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Why those particular locations in the Sierra Madres? Why does it take only one generation to get there, and multiple to make it back? And how does something 10 times lighter than a paper airplane somehow survive cold fronts, nor’easters, tropical storms, and nasty headwinds on a diet of plant nectar and without so much as a weather app?

“Certainly a lot will fail in the attempt,” said Mark Garland, director of the Monarch Monitoring Project at the New Jersey Audubon Cape May Bird Observatory, part of the Monarch Watch program, in which hundreds of thousands of butterflies have been “tagged” in an effort to track their itineraries.

But amazing numbers of them do make it. “It’s indeed remarkable,” said Garland.

And they’re likely “all traveling as individuals, but they’re often taking cues from the environment that bring them to the same places,” said Garland. He likened it to cars on the Schuylkill Expressway.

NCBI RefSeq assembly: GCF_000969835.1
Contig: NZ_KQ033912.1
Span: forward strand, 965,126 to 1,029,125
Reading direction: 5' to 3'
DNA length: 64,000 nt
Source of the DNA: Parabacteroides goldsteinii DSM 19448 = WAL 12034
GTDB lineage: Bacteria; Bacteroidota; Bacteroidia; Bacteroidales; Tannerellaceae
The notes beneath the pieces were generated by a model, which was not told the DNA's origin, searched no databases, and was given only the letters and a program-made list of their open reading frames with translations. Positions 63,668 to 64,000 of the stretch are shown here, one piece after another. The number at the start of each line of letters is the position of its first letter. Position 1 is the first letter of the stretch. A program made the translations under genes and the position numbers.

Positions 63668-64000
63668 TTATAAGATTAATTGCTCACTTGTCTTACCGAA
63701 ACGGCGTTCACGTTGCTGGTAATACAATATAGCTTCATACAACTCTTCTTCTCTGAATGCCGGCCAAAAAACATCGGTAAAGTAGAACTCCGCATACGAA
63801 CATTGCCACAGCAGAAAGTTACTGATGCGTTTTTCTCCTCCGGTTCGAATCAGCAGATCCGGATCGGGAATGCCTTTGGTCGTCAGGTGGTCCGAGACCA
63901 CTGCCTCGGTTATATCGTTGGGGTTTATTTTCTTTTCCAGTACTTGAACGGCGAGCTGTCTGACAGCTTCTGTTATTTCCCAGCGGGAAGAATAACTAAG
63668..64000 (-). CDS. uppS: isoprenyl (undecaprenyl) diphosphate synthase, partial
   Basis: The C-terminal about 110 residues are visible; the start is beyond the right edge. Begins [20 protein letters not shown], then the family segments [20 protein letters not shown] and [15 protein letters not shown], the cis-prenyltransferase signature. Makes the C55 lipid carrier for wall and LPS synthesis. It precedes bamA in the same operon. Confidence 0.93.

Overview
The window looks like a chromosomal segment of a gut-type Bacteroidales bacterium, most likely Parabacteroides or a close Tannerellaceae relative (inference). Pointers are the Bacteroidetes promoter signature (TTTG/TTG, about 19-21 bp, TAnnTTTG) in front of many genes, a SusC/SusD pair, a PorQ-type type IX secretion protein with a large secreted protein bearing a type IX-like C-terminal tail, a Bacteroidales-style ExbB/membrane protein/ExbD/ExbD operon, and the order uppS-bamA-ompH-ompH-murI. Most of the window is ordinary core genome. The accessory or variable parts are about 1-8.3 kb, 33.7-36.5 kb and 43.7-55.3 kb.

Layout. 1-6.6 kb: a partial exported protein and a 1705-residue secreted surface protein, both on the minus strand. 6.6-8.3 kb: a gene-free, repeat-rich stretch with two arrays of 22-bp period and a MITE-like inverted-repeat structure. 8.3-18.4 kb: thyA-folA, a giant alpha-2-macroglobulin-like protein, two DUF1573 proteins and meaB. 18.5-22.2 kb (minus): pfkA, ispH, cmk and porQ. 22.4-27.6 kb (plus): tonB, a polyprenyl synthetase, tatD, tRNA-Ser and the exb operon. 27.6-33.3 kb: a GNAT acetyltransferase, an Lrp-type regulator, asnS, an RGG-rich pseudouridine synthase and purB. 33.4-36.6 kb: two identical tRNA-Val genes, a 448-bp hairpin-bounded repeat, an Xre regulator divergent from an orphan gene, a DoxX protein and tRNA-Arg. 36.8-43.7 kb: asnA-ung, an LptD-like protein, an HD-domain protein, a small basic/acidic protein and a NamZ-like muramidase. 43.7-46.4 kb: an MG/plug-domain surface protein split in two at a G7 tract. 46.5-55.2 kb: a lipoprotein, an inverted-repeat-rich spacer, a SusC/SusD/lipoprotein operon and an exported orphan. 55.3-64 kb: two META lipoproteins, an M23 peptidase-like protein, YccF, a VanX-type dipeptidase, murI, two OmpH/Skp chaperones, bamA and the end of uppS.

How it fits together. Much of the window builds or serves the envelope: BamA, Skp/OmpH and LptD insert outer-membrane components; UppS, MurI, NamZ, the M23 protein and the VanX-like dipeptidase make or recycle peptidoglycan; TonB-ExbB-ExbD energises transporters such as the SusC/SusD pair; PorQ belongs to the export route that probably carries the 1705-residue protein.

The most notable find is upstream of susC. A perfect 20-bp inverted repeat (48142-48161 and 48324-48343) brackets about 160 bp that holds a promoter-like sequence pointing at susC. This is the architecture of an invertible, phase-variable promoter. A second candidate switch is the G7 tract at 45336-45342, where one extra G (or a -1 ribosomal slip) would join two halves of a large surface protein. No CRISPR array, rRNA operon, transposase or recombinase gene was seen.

“They’re not all traveling as a convoy,” he said, “but they’re all there because it’s when they need to be traveling, and how they need to go to get where they’re going.”

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Monarchs do have one thing in common with expressway motorists: Sometimes they go nowhere. With headwinds from the south on Saturday, followed by crosswinds from the northwest on Sunday and Monday, weather-savvy butterflies were passing the time “nectaring,” he said.

About monarchs

This so-called super generation of butterflies that makes it to Mexico won’t return. After the warming sun tells them it’s time to head north in the spring, they will fly an indeterminate distance, mate, and lay eggs.

Caterpillars, or more properly larvae, will emerge, and suffice to say they don’t spend much time with the Inquirer Dining Guide.